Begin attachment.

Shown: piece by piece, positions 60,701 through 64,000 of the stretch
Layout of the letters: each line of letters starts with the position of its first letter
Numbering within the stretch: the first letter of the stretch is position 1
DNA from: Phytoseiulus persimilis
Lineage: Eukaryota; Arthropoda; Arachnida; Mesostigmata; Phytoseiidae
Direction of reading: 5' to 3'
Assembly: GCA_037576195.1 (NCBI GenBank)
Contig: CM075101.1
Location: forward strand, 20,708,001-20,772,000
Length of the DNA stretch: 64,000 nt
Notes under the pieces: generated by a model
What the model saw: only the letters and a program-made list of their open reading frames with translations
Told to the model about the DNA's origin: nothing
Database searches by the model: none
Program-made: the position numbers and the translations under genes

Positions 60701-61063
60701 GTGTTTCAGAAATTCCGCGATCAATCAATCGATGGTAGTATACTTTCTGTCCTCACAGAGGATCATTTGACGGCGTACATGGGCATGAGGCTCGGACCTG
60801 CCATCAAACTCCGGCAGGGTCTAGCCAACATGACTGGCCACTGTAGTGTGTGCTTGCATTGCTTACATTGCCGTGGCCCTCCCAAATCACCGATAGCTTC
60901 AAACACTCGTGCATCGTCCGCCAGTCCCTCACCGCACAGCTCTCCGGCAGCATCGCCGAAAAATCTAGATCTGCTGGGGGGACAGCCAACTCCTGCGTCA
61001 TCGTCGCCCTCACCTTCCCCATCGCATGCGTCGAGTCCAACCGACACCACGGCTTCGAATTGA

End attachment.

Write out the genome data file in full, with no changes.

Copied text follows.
Shown: piece by piece, positions 60,701 through 64,000 of the stretch
Layout of the letters: each line of letters starts with the position of its first letter
Numbering within the stretch: the first letter of the stretch is position 1
DNA from: Phytoseiulus persimilis
Lineage: Eukaryota; Arthropoda; Arachnida; Mesostigmata; Phytoseiidae
Direction of reading: 5' to 3'
Assembly: GCA_037576195.1 (NCBI GenBank)
Contig: CM075101.1
Location: forward strand, 20,708,001-20,772,000
Length of the DNA stretch: 64,000 nt
Notes under the pieces: generated by a model
What the model saw: only the letters and a program-made list of their open reading frames with translations
Told to the model about the DNA's origin: nothing
Database searches by the model: none
Program-made: the position numbers and the translations under genes

Positions 60701-61063
60701 GTGTTTCAGAAATTCCGCGATCAATCAATCGATGGTAGTATACTTTCTGTCCTCACAGAGGATCATTTGACGGCGTACATGGGCATGAGGCTCGGACCTG
60801 CCATCAAACTCCGGCAGGGTCTAGCCAACATGACTGGCCACTGTAGTGTGTGCTTGCATTGCTTACATTGCCGTGGCCCTCCCAAATCACCGATAGCTTC
60901 AAACACTCGTGCATCGTCCGCCAGTCCCTCACCGCACAGCTCTCCGGCAGCATCGCCGAAAAATCTAGATCTGCTGGGGGGACAGCCAACTCCTGCGTCA
61001 TCGTCGCCCTCACCTTCCCCATCGCATGCGTCGAGTCCAACCGACACCACGGCTTCGAATTGA